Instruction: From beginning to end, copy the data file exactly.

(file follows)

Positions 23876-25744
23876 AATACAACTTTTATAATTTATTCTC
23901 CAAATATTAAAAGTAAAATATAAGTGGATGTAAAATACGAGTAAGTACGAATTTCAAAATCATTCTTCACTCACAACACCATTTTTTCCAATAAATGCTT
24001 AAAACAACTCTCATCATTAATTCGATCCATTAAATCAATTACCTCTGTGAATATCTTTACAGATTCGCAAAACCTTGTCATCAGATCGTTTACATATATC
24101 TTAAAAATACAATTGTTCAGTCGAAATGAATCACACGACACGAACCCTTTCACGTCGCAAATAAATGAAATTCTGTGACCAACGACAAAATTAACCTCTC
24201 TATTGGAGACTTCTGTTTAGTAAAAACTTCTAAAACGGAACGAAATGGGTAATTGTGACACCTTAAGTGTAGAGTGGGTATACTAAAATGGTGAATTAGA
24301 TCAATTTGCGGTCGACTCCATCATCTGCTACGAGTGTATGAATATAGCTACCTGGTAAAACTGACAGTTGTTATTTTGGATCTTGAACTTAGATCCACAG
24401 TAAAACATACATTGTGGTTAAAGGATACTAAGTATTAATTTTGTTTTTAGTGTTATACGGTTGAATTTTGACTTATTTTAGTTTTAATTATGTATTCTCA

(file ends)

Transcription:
Positions 23876-25744
23876 AATACAACTTTTATAATTTATTCTC
23901 CAAATATTAAAAGTAAAATATAAGTGGATGTAAAATACGAGTAAGTACGAATTTCAAAATCATTCTTCACTCACAACACCATTTTTTCCAATAAATGCTT
24001 AAAACAACTCTCATCATTAATTCGATCCATTAAATCAATTACCTCTGTGAATATCTTTACAGATTCGCAAAACCTTGTCATCAGATCGTTTACATATATC
24101 TTAAAAATACAATTGTTCAGTCGAAATGAATCACACGACACGAACCCTTTCACGTCGCAAATAAATGAAATTCTGTGACCAACGACAAAATTAACCTCTC
24201 TATTGGAGACTTCTGTTTAGTAAAAACTTCTAAAACGGAACGAAATGGGTAATTGTGACACCTTAAGTGTAGAGTGGGTATACTAAAATGGTGAATTAGA
24301 TCAATTTGCGGTCGACTCCATCATCTGCTACGAGTGTATGAATATAGCTACCTGGTAAAACTGACAGTTGTTATTTTGGATCTTGAACTTAGATCCACAG
24401 TAAAACATACATTGTGGTTAAAGGATACTAAGTATTAATTTTGTTTTTAGTGTTATACGGTTGAATTTTGACTTATTTTAGTTTTAATTATGTATTCTCA